The Life God Blesses: The Secret of Enjoying God's Favor by Jim CymbalaThe Life God Blesses: The Secret of Enjoying God's Favor by Jim Cymbala

The Life God Blesses: The Secret of Enjoying God's Favor

byJim Cymbala

Paperback | September 9, 2001

Pricing and Purchase Info

$12.50

Earn 63 plum® points

Out of stock online

Not available in stores

about

God Is Searching for People to Bless Jim Cymbala believes that God plays "favorites"--that certain people experience his blessings more abundantly than others. Have these people learned a formula or a simple technique that will guarantee his blessing? Or is there something more profound at work in their lives? In The Life God Blesses, Jim Cymbala points out that God is constantly searching for people to bless. He's not looking for men and women with special talents or unusual intelligence or great strength but for those who possess a certain kind of heart. Find out how to have a heart that God cannot resist and you will become a channel of his blessing for your family, your church, and your world.

Jim Cymbala has served as pastor of the Brooklyn Tabernacle for more than thirty-five years. He is the author of many bestselling titles, including Fresh Wind, Fresh Fire; Fresh Faith; and Fresh Power; and curriculum, including When God’s People Pray and When God’s Spirit Moves, which is linked to his book Spirit Rising. He lives in Ne...
Loading
Title:The Life God Blesses: The Secret of Enjoying God's FavorFormat:PaperbackPublished:September 9, 2001Publisher:ZondervanLanguage:English

The following ISBNs are associated with this title:

ISBN - 10:0310242029

ISBN - 13:9780310242024

Reviews

Table of Contents

Prologue The Search 7One The Man Who Wouldn't Listen 13Two Imitating God 41Three When Blessing Becomes a Curse 65Four Looking Up 89Five The Power of Tenderness 111Six The Last Half Hour 133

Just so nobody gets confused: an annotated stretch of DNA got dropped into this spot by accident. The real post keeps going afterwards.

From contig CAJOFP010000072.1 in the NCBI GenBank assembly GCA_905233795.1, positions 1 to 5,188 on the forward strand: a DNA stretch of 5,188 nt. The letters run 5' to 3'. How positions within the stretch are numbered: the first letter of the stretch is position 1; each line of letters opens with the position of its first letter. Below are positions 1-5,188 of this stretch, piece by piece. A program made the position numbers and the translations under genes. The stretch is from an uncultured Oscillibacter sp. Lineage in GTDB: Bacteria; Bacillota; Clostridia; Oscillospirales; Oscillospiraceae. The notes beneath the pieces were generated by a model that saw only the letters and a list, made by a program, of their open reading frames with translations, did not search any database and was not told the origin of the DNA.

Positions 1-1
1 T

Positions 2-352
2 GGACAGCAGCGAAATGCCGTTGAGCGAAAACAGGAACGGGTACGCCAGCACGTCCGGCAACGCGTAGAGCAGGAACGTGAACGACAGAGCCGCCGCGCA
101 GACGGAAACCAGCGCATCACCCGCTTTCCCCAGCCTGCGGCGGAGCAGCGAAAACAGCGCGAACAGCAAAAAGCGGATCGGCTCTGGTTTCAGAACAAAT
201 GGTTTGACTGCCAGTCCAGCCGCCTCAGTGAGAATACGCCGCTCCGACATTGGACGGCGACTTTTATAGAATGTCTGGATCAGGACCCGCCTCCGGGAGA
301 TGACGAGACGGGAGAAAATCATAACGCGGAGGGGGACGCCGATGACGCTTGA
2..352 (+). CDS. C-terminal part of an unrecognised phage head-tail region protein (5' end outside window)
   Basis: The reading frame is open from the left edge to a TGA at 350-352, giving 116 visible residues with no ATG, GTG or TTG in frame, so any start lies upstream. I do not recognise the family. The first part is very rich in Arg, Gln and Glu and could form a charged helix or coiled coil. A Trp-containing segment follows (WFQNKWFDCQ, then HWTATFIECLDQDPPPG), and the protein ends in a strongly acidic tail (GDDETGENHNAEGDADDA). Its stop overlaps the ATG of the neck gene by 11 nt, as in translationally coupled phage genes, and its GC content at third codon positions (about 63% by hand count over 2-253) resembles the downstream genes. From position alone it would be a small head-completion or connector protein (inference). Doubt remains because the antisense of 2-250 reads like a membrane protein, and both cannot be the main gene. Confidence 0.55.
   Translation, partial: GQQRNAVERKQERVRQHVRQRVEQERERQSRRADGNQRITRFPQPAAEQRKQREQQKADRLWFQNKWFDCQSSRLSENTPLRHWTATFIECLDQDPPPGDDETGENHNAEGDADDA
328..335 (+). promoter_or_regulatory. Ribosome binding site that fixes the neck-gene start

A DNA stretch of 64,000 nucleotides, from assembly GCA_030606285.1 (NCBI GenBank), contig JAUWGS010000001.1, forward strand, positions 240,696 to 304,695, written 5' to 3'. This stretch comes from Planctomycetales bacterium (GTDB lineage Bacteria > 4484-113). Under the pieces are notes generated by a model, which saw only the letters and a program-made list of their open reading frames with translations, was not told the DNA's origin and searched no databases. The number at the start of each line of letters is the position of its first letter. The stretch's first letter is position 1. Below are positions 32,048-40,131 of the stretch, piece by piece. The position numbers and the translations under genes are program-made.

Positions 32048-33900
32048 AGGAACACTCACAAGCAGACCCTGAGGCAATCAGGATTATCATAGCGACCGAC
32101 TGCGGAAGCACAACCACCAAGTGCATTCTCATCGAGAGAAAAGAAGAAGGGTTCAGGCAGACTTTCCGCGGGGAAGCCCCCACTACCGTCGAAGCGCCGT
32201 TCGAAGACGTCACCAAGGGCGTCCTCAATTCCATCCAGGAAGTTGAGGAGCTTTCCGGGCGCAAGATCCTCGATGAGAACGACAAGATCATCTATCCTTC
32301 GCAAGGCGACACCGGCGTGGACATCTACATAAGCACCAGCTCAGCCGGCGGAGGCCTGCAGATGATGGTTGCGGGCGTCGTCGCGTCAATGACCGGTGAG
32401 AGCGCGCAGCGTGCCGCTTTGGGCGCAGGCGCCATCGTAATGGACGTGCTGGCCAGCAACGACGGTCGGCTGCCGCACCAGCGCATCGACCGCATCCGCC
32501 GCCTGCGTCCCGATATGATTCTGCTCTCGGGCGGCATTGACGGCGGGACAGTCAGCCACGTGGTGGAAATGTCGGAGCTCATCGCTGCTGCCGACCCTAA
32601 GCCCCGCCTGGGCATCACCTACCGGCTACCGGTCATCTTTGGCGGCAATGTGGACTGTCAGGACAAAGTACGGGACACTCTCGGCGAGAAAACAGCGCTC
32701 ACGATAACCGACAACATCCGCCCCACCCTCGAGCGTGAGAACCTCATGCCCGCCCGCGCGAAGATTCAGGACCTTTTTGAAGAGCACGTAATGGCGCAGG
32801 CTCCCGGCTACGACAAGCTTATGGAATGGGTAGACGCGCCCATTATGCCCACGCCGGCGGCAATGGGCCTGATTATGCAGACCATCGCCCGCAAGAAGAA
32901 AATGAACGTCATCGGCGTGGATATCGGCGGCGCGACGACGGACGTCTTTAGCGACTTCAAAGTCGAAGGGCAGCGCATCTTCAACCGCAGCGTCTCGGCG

Editorial Reviews

Cymbala's fourth book supports his thesis that God will favor those whose hearts are genuinely open to him. In six brief chapters, Cymbala alternates between biblical and contemporary stories---many about his parishioners---to illustrate simple, powerful messages about how people have succeeded and failed in efforts to live a blessed life. He does a fine job of making Old Testament stories accessible to a wide audience, and in doing so shows how kings such as Uzziah and Josiah interacted with God and reaped both blessings and sorrows, depending on the condition of their hearts and the choices they made. Mixed with these stories are snippets of information about the Brooklyn Tabernacle, Cymbala's astoundingly successful church, but for a fuller story of its humble beginnings and miraculous growth, readers would do better to read Cymbala's first three publications, as well as Carol Cymbala's book (reviewed below). Cymbala's tone is refreshingly earnest, and while he does not downplay God's ability and willingness to allow human suffering, he and Sorenson emphasize above all God's tenderness and deep love for everyone. Also admirable is the absence of vitriol in this book; Cymbala imitates the godly gentleness he extols and repeatedly warns against the pride and hardness of heart to which those who are blessed can fall prey. While some of Cymbala's rhetoric may superficially appear to echo the gospel of health and wealth, even the most cursory reading reveals that he speaks of blessings much less tangible and more enduring than money and material well-being. (Sept.) -- Publisher's Weekly